China's venture capitalists having record year

PUBLISHED : Thursday, 09 December, 2010, 12:00am
UPDATED : Thursday, 09 December, 2010, 12:00am

Drawn by the start-up board in Shenzhen and the increasing popularity of yuan-denominated funds, venture capitalists this year have launched a record number of funds for investment in mainland companies.

According to venture capital consultancy Zero2IPO, a record 148 funds launched in the first 11 months of this year raised a combined US$10.1 billion, 137 of which were yuan-denominated funds.

The high listing prices on the ChiNext market, China's Nasdaq-style second board established in October last year, resulted in a fund-raising frenzy, the consultancy said.

Venture capital funds conducted 707 investment deals this year, 48 per cent more than last year, Zero2IPO said.

Based on the investment amounts made public by 582 firms, they received a combined US$4.45 billion from venture capitalists.

'Yuan-denominated funds took a bold leap forward, writing a new record in the history of China's venture capital industry,' said Zero2IPO chief executive Gavin Ni. 'But it is advisable for the funds to gain an insight into their most unsuccessful deals in the past so that they can better understand market turbulence.'

Fund managers warn that the bullish sentiment surrounding the ChiNext market will prove temporary because the stock prices will eventually return to reasonable levels.

Beijing launched the board in the Shenzhen exchange after nearly a decade of delay, and investors have flocked to what they believe are the future stars.

The companies listed on the second board have offered shares at high prices - on an average 70 times their earnings - bringing venture capitalists handsome returns.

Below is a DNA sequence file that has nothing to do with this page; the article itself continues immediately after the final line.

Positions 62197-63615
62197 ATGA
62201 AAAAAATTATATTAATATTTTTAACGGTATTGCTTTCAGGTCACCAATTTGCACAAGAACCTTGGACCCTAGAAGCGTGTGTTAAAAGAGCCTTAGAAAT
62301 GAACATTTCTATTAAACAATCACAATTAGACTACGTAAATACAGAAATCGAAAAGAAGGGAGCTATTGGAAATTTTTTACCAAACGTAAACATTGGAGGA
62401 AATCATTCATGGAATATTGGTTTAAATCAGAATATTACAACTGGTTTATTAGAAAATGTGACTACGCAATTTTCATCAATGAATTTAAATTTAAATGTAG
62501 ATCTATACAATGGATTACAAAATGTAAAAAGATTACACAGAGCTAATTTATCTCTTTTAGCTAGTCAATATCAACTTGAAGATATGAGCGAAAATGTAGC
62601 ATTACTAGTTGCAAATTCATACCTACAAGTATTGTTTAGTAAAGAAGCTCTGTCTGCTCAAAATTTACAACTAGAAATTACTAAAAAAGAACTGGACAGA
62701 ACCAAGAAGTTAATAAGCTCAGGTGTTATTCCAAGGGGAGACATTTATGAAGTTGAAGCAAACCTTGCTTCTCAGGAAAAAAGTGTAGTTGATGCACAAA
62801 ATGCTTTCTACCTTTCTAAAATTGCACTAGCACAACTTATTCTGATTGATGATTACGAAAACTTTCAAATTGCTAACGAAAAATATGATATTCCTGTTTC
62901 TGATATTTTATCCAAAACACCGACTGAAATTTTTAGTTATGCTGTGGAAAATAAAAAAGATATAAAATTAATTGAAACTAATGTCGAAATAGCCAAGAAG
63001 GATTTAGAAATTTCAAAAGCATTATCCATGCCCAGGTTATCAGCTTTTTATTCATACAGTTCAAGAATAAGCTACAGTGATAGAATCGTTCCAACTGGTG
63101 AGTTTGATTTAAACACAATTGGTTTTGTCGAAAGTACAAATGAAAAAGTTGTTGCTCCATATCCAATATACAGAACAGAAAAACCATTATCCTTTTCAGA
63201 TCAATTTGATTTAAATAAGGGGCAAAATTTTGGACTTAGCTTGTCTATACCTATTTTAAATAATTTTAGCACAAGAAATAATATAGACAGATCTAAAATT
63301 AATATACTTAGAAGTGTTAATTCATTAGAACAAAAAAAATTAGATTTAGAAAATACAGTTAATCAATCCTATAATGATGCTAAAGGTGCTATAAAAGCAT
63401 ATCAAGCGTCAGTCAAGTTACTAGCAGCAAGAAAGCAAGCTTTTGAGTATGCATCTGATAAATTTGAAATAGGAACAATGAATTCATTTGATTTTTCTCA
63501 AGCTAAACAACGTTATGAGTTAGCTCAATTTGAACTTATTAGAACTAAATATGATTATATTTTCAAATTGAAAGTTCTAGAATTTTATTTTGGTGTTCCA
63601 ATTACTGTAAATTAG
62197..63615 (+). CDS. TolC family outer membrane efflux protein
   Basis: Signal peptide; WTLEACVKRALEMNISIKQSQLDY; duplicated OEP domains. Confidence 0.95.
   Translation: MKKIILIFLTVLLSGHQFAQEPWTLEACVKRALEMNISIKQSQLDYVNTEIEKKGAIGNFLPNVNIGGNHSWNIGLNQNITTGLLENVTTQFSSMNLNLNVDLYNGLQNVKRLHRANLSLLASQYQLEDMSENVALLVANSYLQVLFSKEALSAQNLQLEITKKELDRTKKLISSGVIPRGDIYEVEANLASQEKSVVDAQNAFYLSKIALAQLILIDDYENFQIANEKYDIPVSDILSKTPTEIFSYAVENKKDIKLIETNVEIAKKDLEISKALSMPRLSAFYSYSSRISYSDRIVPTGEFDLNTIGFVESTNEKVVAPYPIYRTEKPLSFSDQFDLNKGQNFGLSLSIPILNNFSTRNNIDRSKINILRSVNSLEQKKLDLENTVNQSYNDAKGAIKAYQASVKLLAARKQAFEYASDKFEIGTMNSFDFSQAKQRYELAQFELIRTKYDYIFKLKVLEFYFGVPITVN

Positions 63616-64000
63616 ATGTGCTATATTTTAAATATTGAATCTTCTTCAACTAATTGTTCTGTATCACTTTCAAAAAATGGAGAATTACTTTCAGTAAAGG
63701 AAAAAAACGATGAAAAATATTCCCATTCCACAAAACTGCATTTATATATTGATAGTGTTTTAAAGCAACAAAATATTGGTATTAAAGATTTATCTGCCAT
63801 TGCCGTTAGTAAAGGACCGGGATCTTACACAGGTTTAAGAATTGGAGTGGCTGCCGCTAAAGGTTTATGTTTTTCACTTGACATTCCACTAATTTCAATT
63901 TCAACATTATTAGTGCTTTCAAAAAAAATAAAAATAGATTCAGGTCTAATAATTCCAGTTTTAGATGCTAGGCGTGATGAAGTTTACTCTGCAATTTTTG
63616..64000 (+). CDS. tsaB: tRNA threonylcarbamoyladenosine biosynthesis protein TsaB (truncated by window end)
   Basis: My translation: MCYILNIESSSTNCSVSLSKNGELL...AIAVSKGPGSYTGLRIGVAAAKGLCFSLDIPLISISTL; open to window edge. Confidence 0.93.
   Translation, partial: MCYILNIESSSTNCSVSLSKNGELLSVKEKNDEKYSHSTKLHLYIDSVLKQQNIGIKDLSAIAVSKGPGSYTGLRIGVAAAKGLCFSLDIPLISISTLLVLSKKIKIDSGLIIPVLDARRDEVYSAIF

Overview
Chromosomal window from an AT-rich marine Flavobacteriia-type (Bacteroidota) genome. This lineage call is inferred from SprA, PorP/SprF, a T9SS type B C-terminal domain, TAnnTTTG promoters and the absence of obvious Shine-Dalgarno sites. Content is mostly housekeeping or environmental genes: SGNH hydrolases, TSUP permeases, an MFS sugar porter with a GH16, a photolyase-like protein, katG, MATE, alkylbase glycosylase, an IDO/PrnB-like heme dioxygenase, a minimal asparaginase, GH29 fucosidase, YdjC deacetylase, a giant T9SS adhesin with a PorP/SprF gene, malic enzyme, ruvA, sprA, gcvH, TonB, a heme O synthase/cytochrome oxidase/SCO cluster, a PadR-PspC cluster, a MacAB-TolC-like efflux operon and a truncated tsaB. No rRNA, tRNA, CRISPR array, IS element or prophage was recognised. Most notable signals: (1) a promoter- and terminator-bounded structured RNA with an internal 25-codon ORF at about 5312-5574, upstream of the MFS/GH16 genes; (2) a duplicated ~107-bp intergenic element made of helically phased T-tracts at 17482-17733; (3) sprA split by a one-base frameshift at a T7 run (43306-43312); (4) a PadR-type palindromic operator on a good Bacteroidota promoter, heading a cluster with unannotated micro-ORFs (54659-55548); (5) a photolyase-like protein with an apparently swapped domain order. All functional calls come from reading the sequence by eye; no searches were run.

Home-grown venture capital firms such as Shenzhen Capital Group and Fortune Venture Capital were among the top beneficiaries of the birth of ChiNext since they had been investing in domestic start-ups for years before the official launch.

Big-name foreign venture capital firms including KPCB and IDG Capital have also launched yuan-denominated funds.

Existing regulations mean that a company that receives offshore funds in foreign currencies is unlikely to secure a regulatory approval to float shares on the ChiNext market.

Admitting that yuan-denominated funds still have a lot of untapped potential, Zhang Suyang, a general partner of IDG Capital, said the current high valuations on the mainland market would turn out to be short-lived. 'Eventually prices will return to normal levels.'

Venture capital funds exited in 285 IPO deals in the first 11 months, Zero2IPO said.

The IPO bonanza on the start-up board also attracted giant funds such as the nation's pension fund that recently mandated 300 million yuan to Legend Capital for management.